A movie action resource for filmmakers.
There is a minute long car chase in my short film “Run Cholo Run” (starting around minute 4:00) that almost didn’t happen. When planning the eight page shoot, I couldn’t budget for extras like an exciting car chase in our tight four-day shoot. So, while I had searched out a cool neighborhood for a car chase, I was planning on settling for a couple shots to get us from the balcony location to the alley location.
But on Day 3 it started raining and we had to cancel Day 4. On no-budget shoots, once momentum is paused it is very difficult to get all the cast and crew back together. On one particular reshoot day I only had three cast members and two crew, and their vehicles. The only scene I could think of using these human resources was the car chase. So, for six hours, a limitation became a luxury.
I had previously scouted a street in East Los Angeles that matched our location in Koreatown and was adjacent to lots of interesting switchbacks and bridge underpasses, arriving at a side street that would match our alley location in Chatsworth (Note: at Point C we actually drive under the bridge onto Bernal Ave). This allowed for a strategy of repeating the same action over and over to capture enough angles for an exciting edit. And we didn’t have to break the speed limit (how could we in a construction zone?) because we could always drop frames in post and cut quickly between shots. My amazing DP Adam Genzink and I shot the sequence with two Panasonic HVX-200’s, and a GoPro for limited undercarriage shots. The reaction shots with the actors was shot on a different day, using low angles to hide the fact that we were driving different neighborhoods.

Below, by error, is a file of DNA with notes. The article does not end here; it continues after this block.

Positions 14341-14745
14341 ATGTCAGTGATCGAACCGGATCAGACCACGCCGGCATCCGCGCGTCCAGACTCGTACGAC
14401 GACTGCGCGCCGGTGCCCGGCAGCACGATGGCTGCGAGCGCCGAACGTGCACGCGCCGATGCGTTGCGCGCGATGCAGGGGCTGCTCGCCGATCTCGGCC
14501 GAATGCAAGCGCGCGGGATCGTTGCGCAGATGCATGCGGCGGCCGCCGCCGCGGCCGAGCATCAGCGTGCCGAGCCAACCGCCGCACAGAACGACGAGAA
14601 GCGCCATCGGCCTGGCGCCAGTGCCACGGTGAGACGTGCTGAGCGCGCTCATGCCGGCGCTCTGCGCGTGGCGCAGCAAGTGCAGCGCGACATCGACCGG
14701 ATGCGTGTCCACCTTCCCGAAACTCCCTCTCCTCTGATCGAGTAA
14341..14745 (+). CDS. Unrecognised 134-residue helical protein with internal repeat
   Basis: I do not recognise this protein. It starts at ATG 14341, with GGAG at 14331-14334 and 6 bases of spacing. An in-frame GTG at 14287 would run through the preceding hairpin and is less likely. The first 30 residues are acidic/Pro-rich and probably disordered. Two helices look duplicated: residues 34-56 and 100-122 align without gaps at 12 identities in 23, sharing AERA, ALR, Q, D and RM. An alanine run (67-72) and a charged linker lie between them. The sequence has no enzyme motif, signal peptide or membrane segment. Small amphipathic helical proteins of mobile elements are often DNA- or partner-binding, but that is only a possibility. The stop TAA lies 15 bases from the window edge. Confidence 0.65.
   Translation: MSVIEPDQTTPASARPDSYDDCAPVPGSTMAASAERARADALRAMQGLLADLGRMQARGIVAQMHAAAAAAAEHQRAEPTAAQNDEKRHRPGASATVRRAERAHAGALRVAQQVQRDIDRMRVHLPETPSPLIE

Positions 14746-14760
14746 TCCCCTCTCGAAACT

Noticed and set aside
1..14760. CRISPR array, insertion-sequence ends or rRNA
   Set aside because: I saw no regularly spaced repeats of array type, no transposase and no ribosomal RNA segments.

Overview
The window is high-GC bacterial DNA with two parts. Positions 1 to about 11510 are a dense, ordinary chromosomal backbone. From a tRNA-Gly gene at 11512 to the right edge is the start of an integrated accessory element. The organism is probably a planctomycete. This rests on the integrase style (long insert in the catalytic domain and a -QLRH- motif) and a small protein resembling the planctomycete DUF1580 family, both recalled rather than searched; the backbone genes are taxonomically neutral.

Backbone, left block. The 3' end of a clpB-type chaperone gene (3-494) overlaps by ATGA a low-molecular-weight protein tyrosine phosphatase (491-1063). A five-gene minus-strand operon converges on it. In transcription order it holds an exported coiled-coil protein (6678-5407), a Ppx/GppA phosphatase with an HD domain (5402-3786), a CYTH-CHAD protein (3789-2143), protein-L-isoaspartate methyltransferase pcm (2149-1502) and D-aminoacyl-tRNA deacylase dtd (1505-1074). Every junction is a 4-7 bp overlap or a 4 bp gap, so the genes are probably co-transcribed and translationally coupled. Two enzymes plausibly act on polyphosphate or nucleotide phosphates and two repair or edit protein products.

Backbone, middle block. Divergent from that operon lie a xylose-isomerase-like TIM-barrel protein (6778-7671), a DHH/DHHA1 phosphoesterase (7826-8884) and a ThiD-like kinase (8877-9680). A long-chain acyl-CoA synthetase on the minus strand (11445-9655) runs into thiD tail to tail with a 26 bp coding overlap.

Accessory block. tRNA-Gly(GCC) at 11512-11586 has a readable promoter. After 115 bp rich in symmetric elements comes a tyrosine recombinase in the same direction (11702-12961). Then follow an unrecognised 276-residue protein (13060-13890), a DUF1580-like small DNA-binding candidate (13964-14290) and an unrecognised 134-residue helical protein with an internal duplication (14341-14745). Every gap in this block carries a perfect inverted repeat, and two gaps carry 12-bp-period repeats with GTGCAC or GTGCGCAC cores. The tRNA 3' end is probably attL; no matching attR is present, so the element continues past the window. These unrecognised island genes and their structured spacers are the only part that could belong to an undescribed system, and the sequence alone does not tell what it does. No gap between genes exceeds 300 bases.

The decision to create a “24” look with several windows was an experiment. There was certainly enough footage to do a traditional cuts-only edit, but I needed to mask the transition from East L.A. to Koreatown where I was lacking some shots and my producer resisted my efforts to reshoot endlessly.
An interesting note on the score. My music supervisor Brian Bulman dropped in temp music from Man On Fire and it rocked. My composer Michael Patti created a great score, but it didn’t quite match the same energy. I couldn’t communicate the feeling that it wasn’t as exciting, but Brian instantly knew that the wrong kind of drum was used and Mike quickly modified the score to make it zing. One simple fix! Quite amazing for me to sit at the feet of such expertise and insight.
Happy car chasing!